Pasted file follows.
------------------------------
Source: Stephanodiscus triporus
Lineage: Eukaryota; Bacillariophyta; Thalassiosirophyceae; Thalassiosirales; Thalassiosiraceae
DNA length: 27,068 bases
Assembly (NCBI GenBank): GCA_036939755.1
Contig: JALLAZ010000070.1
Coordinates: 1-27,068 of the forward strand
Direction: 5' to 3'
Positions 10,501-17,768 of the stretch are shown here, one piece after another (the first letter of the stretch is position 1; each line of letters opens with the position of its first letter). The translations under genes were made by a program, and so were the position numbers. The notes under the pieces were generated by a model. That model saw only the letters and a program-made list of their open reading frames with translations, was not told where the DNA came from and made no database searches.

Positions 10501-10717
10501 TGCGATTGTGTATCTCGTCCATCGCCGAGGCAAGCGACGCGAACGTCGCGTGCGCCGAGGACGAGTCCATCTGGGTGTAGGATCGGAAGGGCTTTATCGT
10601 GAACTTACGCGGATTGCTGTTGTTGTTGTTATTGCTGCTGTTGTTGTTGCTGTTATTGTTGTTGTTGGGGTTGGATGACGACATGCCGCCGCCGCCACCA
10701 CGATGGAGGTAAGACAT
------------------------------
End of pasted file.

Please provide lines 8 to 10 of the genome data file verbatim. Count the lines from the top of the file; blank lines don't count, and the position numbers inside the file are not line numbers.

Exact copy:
Positions 10,501-17,768 of the stretch are shown here, one piece after another (the first letter of the stretch is position 1; each line of letters opens with the position of its first letter). The translations under genes were made by a program, and so were the position numbers. The notes under the pieces were generated by a model. That model saw only the letters and a program-made list of their open reading frames with translations, was not told where the DNA came from and made no database searches.

Positions 10501-10717
10501 TGCGATTGTGTATCTCGTCCATCGCCGAGGCAAGCGACGCGAACGTCGCGTGCGCCGAGGACGAGTCCATCTGGGTGTAGGATCGGAAGGGCTTTATCGT